Posts Tagged ‘lemon verbena’
Rhubarb is rarely elegant. When growing it is generally rampant, with solid, ribbed stems and aggressively bushy heads. When cooked it disintegrates quickly into soft, stringy strands, of an unappealing green. Poached though, lightly cooked in a boiling syrup for a minute or two, it retains its shape, with just the tiniest bite to it. The colours are more nuanced too, with the pinker pieces standing out against the murkier green ones, adding a flash of colour. The result is almost dainty. Served with yoghurt or a tiny shortbread biscuit this makes an elegant dessert for those of you with rhubarb stashed in your freezer.
From Chocolate and Zucchini
5 tablespoons sugar
1 head lemon verbena
4 sticks rhubarb, chopped into 1-inch chunks
1. In a small saucepan dissolve the sugar in the water and bring to a boil. Add the lemon verbena and carefully spoon the rhubarb pieces into the syrup, about 6 at a time, and poach for 2-3 minutes (4 if frozen) or until they give under a spoon but are still in tact. Remove with a slotted spoon and repeat with the remaining rhubarb.
Serves 2. Serve with yoghurt or shortbread. The poaching syrup can be used in cocktails.
When I think of milk I generally don’t think of jelly. Milk is meant to be liquid, and the only time it’s not is when it’s congealed in the bottom of the bottle after too long in the fridge. Obviously a winning introduction to a dessert. But the idea of milk jelly intrigued me – we have fruit jellies and they’re so commonplace you can even get ready-made (or at least, almost ready-made) cubes of the stuff to mix up at home, as if stirring gelatine into fruit juice was too complicated for the average person. And yet milk jellies have been consigned to the history books, along with junket and syllabub. I’m not really sure why, they’re ridiculously easy to make and for those of us in need of extra calcium, something different to do with milk. I think this method would work very well with cocoa and a bit of sugar added, to make a sort of chocolate milk jelly, but I’ve yet to try that variation.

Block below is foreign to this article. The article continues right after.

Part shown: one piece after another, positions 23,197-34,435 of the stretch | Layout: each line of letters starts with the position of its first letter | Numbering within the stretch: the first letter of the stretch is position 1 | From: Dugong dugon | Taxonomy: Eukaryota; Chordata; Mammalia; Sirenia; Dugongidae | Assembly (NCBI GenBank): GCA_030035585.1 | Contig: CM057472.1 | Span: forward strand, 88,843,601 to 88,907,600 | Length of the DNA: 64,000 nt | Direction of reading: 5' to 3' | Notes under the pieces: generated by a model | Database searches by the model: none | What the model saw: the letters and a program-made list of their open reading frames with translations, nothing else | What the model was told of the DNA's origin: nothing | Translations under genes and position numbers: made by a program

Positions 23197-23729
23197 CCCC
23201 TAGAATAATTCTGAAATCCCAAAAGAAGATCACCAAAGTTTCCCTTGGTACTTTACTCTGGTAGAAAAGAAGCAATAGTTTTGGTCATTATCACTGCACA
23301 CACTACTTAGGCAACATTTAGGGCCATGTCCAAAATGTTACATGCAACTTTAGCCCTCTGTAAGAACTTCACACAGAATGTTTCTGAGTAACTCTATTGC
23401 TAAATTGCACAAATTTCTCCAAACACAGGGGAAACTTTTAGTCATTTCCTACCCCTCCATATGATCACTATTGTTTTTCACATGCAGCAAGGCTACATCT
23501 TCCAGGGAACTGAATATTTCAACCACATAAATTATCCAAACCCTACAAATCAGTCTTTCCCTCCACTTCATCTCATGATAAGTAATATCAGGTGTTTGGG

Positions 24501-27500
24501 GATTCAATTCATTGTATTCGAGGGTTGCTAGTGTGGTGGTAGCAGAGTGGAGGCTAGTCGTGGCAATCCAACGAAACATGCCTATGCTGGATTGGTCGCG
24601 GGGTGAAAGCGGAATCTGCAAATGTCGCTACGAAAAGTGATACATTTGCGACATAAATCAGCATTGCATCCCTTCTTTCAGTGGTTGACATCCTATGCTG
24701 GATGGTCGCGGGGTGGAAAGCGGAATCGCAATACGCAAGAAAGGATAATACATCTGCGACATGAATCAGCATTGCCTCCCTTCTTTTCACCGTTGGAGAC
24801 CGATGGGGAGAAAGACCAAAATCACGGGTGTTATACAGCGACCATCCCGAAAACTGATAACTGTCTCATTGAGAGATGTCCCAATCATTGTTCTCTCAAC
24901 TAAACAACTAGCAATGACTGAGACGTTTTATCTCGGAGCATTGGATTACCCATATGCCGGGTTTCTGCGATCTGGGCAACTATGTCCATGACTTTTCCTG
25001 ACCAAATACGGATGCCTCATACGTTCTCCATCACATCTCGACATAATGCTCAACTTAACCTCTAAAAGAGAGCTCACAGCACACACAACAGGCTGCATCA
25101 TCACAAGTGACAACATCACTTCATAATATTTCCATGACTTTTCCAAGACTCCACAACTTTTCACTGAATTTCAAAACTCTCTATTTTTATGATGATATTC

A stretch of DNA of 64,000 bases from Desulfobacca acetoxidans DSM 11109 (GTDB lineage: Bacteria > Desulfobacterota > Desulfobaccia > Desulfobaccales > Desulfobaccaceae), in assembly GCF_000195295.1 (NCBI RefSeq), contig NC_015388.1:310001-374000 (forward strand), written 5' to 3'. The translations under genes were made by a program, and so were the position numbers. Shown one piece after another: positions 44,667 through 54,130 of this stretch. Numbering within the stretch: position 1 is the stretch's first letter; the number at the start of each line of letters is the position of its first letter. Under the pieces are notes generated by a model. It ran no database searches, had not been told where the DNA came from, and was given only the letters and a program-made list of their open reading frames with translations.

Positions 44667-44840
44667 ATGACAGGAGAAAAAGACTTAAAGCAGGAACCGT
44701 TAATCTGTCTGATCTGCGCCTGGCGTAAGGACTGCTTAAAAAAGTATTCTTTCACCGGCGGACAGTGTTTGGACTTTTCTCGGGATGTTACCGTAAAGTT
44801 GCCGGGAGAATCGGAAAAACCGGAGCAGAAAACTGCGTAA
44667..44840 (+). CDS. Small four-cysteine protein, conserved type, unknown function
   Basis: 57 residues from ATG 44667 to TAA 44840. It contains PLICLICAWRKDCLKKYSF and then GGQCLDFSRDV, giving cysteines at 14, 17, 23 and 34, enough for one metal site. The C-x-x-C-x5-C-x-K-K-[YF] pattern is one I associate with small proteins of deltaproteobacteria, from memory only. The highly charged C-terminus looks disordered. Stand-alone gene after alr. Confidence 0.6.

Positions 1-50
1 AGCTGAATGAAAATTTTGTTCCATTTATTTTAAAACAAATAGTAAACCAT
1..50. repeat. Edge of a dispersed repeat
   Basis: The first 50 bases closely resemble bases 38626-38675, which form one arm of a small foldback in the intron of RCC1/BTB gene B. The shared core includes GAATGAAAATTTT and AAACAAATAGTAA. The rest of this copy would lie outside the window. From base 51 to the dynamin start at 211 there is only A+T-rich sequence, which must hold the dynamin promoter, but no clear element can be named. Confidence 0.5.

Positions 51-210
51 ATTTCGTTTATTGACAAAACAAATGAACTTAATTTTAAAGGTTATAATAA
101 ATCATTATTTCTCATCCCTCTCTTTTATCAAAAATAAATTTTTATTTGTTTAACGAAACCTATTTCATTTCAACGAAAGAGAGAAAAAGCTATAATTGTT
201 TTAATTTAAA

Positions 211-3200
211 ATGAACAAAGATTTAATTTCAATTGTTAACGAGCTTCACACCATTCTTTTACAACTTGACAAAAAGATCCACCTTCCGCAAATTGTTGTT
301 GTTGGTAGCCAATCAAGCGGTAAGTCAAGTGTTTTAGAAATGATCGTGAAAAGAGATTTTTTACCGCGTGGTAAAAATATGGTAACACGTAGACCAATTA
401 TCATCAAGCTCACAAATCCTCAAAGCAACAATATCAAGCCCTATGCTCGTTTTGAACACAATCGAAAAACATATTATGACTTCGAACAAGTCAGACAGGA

Lemon verbena milk jellies with rhubarb compôte
Adapted from Food for Friends and Family
I forwent the honey and sugar in the jellies; it didn’t seem necessary since milk is hardly bitter. The result is a jelly that tastes more of the delicate lemon verbena and dairy than of sugar, which is how I like it. Make sure you use the freshest milk you have though; any hint of sourness will be noticeable.
400ml milk (I used semi-skimmed, it’s just what I had)
5-6 heads lemon verbena
1 sachet gelatine
2 tablespoons sugar
1 teaspoon lemon zest
1. In a small saucepan bring the milk to a simmer. Turn off the heat and add the lemon verbena to the milk. Leave to sit and steep for an hour or until the milk is cool.
2. When the milk is cool remove the lemon verbena. Put the milk back on a medium heat and whisk in the gelatine until completely dissolved. Do not allow the mixture to boil. Once the gelatine has dissolved pour the milk into 2 large ramekins and leave in the fridge for at least 3 hours, or overnight, to set.
3. To make the compôte place the rhubarb, sugar and lemon zest in a saucepan. Cook over a medium heat for 10 minutes, or until the rhubarb is soft and yielding. To serve upend the ramekins on a plate and serve with a couple of spoonfuls of compôte.